PENSIONS: THE NEW FRAMEWORK?

AuthorRichard Nobles
DOIhttp://doi.org/10.1111/j.1468-2230.1986.tb01677.x
Publication Date01 Jan 1986
PENSIONS:
THE
NEW FRAMEWORK?
INTRODUCTION
THE
Government in its Green Paper on Social Security’ has
proposed the phased abolition of the State Earnings Related
pensions Scheme (SERPS) both on the grounds
of
its future cost
and because it believes that “social security must
.
.
.
reinforce
personal independence
.
.
.
widen
.
.
.
people’s opportunity to
make their own choices [and]
. . .
encourage
.
.
.
earning and
saving.”* The Green Paper should be read in conjunction with the
Government’s consultative document on personal
pension^,^
which
announces their intention to offer individual members of employers’
occupational pension schemes the right to choose whether to
remain in their scheme or to provide for their retirement through
their own savings. Between them, these two documents represent a
shift
of
responsibility for retirement provision from the state to the
private sector, and within the private sector, from collective
arrangements to more individual ones. This article examines the
arguments for, and consequences of, this shift in emphasis. The
first section begins with a brief description of SERPS, and then
considers whether it can bc afforded, and whether it is a desirable
system when compared with a scheme which increases the basic
retirement pension or a system of funded pensions. The second
section looks at the Green Paper proposals for SERPS’ replacement.
It compares the pensions likely to be payable with those offered by
SERPS; looks at the likely impact of the proposals on the
occupational section; and examines whether the present legal
framework provides adequate investor protection for those who
will, in future, have to augment their basic retirement pension
solely through private schemes. Much of the material which follows
is not legal in nature. The specifically legal content focuses on the
implications of the Government’s proposals for EEC legislation
and investor protection measures. The justification for including
the other material is that lawyers, if they are to contribute to a
debate, should understand the issues involved.
PART ONE
(a)
What
is
SERPS?
SERPS was intended to provide a pension equal to one quarter
of qualifying earnings in the best
20
years of an individual’s
Reform of Social Security. Crnnd.
9517-9.
Ibid.
para.
6.6
Thc Governrncnt’s proposals for individual pcnsion plans arc set out in “Pcrsonal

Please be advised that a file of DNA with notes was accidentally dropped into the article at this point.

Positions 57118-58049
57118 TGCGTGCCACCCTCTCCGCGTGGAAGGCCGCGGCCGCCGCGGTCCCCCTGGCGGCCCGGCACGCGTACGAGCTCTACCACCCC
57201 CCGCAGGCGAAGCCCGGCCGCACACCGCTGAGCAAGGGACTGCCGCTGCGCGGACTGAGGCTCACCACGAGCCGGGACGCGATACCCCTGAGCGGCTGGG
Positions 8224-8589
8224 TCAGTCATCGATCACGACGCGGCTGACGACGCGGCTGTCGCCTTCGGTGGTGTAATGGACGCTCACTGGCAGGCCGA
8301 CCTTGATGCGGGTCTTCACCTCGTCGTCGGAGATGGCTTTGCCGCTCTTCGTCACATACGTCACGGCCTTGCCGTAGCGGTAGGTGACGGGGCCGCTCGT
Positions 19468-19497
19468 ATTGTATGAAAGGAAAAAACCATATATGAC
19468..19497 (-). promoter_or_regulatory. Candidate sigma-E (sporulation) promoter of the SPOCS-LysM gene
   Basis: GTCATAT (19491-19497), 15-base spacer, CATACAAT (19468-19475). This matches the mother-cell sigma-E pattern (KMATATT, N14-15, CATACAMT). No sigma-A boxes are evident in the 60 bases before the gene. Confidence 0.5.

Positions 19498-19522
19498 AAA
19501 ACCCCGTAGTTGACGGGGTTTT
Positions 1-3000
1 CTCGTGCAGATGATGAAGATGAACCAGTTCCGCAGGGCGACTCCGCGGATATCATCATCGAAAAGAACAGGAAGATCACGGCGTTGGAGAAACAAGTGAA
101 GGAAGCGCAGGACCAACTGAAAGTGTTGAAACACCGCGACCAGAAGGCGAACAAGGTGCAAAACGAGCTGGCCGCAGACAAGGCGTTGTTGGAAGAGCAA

Pcnsions:
A
Consultativc Docurncnt.” D.H.S.S.,
passim.
1984.
42
JAN.
19861
PENSIONS:
THE
NEW
FRAMEWORK?
43
working lifetime. Qualifying earnings are earnings in excess
of
the
basic single person’s retirement pension payable at the time, and
below a ceiling of between six-and-a-half and seven-and-a-half
times that amount. Only earnings after
1978
can be qualifying
earnings. In times
of
inflation, the best
20
years will tend simply to
be the last
20
years.
To
counter this, and to prevent the pension
being eroded in value as it accrues, an individual’s qualifying
earnings are indexed to average
earning^.^
Until someone has over
20
years
of
qualifying earnings there is no question
of
choosing
“best years” and here the pension accrues at the rate
of
one-and-a
quarter
of
each year’s qualifying earnings.
The
20
best years formula is particularly favourable to women
who take years
off
from work to cope with family responsibilities.
In
theory, a woman could take
off
24 years from work and still
have a full SERPS pension. SERPS also favours women through
its generous treatment
of
widows. If a woman is over
50
when her
husband dies. she inherits his pension, and
if
over 40 she inherits a
fraction of
it.
This applies even where he dies before retirement
age. The widow’s combined pension cannot exceed the maximum
pension payable to a single person. Widowers can inherit their
wife’s pensions but only
if
both are over retirement age when the
wife dies.
Although the qualifying earnings, as they accrue, are indexed to
earnings, SERPs in payment are increased by reference to the
retail price index. Thus whilst SERPS guarantees a real level
of
income in retirement relative to that enjoyed whilst at work, there
is no guarantee that a pensioner’s lifestyle will improve as the
country becomes richer.5 People in contracted-out employment are
still part of the State Earnings Related Pension
Scheme,
although
they don’t receive their earnings related pension from the State.
Their employers have agreed to provide them with a pension at
retirement which is equivalent to SERPS in exchange for a rebate
of
national insurance contributions.h This pension is known as a
guaranteed minimum pension (GMP). Unlike SERPS the GMP is
not indexed.
To
prevent the pensions of these contracted-out
employees from being eroded with inflation the State pays an
addition to their basic pension which represents any decrease in
the value of the GMP since retirement.
When SERPS was introduced, the Government Actuary calculated
that it would increase the pensioners’ share
of
total personal
consumption from
10
per cent. to
13
per cent. over 40 years, and
increase average pensioners’ income from two-thirds
of
average
earnings to five-sixths.’
Social Sccurity Pcnsions Act
1975.
s.21.
Social Sccurity Act
1975.
s.125
as
amcndcd
by
Social Sccurity Act
1980.
s.1.
Bcttcr Pcnsions. Cmnd.
5713.
p.XS4.
Currcntly
6.25
pcr ccnt. Thc Social Sccurity (Class
1
Contributions-Contractcd-out
Pcrccntagcs) Ordcr
19x2.
S.I.
19x21493.

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